Wed, Jan 03, 2018 - Page 1 News List

Flu shot less effective after wrong prediction

PINPOINT THE PROBLEM:The WHO’s recommended vaccination cocktail included the Victoria influenza B lineage, but the dominant strain is of the Yamagata lineage

By Lee I-chia  /  Staff reporter

Centers for Disease Control Director Liu Ting-ping provides an update on the winter flu situation at a news conference yesterday in Taipei.

Photo: CNA

The virus targeted by the flu vaccines supplied for this season do not match the dominant virus that is circulating, reducing their efficacy, the Centers for Disease Control (CDC) said yesterday.

According to the CDC’s weekly data, 97,003 cases of flu-like illnesses were reported last week, an increase of 24 percent from the week before, indicating that the nation is experiencing the peak of this flu season.

CDC Epidemic Intelligence Center Director Liu Ting-ping (劉定萍) said that 22 people were confirmed to have serious flu complications, 18 of whom did not receive vaccinations.

“The dominant circulating virus is the influenza B virus,” she said, adding that 21 clustered cases were reported in the past four weeks, 16 of which (76 percent) were on school campuses.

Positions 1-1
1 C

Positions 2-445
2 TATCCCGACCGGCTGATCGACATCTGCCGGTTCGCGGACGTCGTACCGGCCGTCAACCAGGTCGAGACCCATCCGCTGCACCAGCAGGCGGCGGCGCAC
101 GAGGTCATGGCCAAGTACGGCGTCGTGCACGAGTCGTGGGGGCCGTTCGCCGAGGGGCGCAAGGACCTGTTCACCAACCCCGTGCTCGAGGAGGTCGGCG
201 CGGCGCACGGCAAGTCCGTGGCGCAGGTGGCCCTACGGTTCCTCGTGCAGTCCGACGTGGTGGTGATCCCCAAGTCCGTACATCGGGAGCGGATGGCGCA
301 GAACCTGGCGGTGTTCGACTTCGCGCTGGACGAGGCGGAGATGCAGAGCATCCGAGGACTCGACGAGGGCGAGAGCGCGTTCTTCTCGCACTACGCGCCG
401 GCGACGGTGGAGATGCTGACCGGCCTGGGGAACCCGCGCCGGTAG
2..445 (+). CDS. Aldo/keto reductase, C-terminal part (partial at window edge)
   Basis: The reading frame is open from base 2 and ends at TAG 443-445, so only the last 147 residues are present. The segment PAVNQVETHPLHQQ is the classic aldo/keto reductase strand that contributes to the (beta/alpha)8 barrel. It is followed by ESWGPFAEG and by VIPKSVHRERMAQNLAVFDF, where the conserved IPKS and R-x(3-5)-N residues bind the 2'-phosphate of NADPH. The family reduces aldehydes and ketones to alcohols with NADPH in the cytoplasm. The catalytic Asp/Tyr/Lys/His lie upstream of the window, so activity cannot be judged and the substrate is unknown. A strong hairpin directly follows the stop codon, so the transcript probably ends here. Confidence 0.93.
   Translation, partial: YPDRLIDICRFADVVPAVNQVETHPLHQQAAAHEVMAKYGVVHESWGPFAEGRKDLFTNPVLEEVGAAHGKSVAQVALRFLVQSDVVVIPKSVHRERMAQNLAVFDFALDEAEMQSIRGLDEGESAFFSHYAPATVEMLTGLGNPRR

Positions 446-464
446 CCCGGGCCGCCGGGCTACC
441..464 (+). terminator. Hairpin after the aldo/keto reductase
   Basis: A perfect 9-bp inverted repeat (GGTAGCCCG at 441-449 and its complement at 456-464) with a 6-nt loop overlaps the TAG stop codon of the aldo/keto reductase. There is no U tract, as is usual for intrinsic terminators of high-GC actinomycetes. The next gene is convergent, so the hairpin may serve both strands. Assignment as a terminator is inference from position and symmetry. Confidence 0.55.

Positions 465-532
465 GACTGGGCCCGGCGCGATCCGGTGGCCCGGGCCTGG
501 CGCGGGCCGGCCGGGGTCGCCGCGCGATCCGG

The dominant circulating virus is of the Yamagata lineage, but the WHO-recommended composition of trivalent vaccines for use in the northern hemisphere’s flu season was two influenza A viruses (H1N1 and H3N2) and an influenza B virus of the Victoria lineage, CDC Deputy Director-General Chuang Jen-hsiang (莊人祥) said.

“The effectiveness of the vaccine can reach 60 to 70 percent if the predicted influenza B lineage matches the dominant circulating virus,” he said.

“Although the virus was predicted incorrectly, the vaccine can still offer cross-protection against the Yamagata lineage and has a protective efficacy of about 30 to 50 percent, which still reduces the risk of serious complications and death,” Chuang added.

Getting vaccinated still provides protection against infection and maintaining good personal hygiene by washing hands frequently, wearing a mask in crowded places and seeing a doctor when symptoms arise can also enhance protection, he said.

The CDC said the latest WHO report showed that the dominant circulating viruses are influenza A subtype H3N2 in the US and Canada, influenza A subtype H1N1 in Japan and influenza B in Taiwan, Hong Kong, South Korea, China and Europe, adding that people who are planning to travel overseas should take proper pre-emptive measures.

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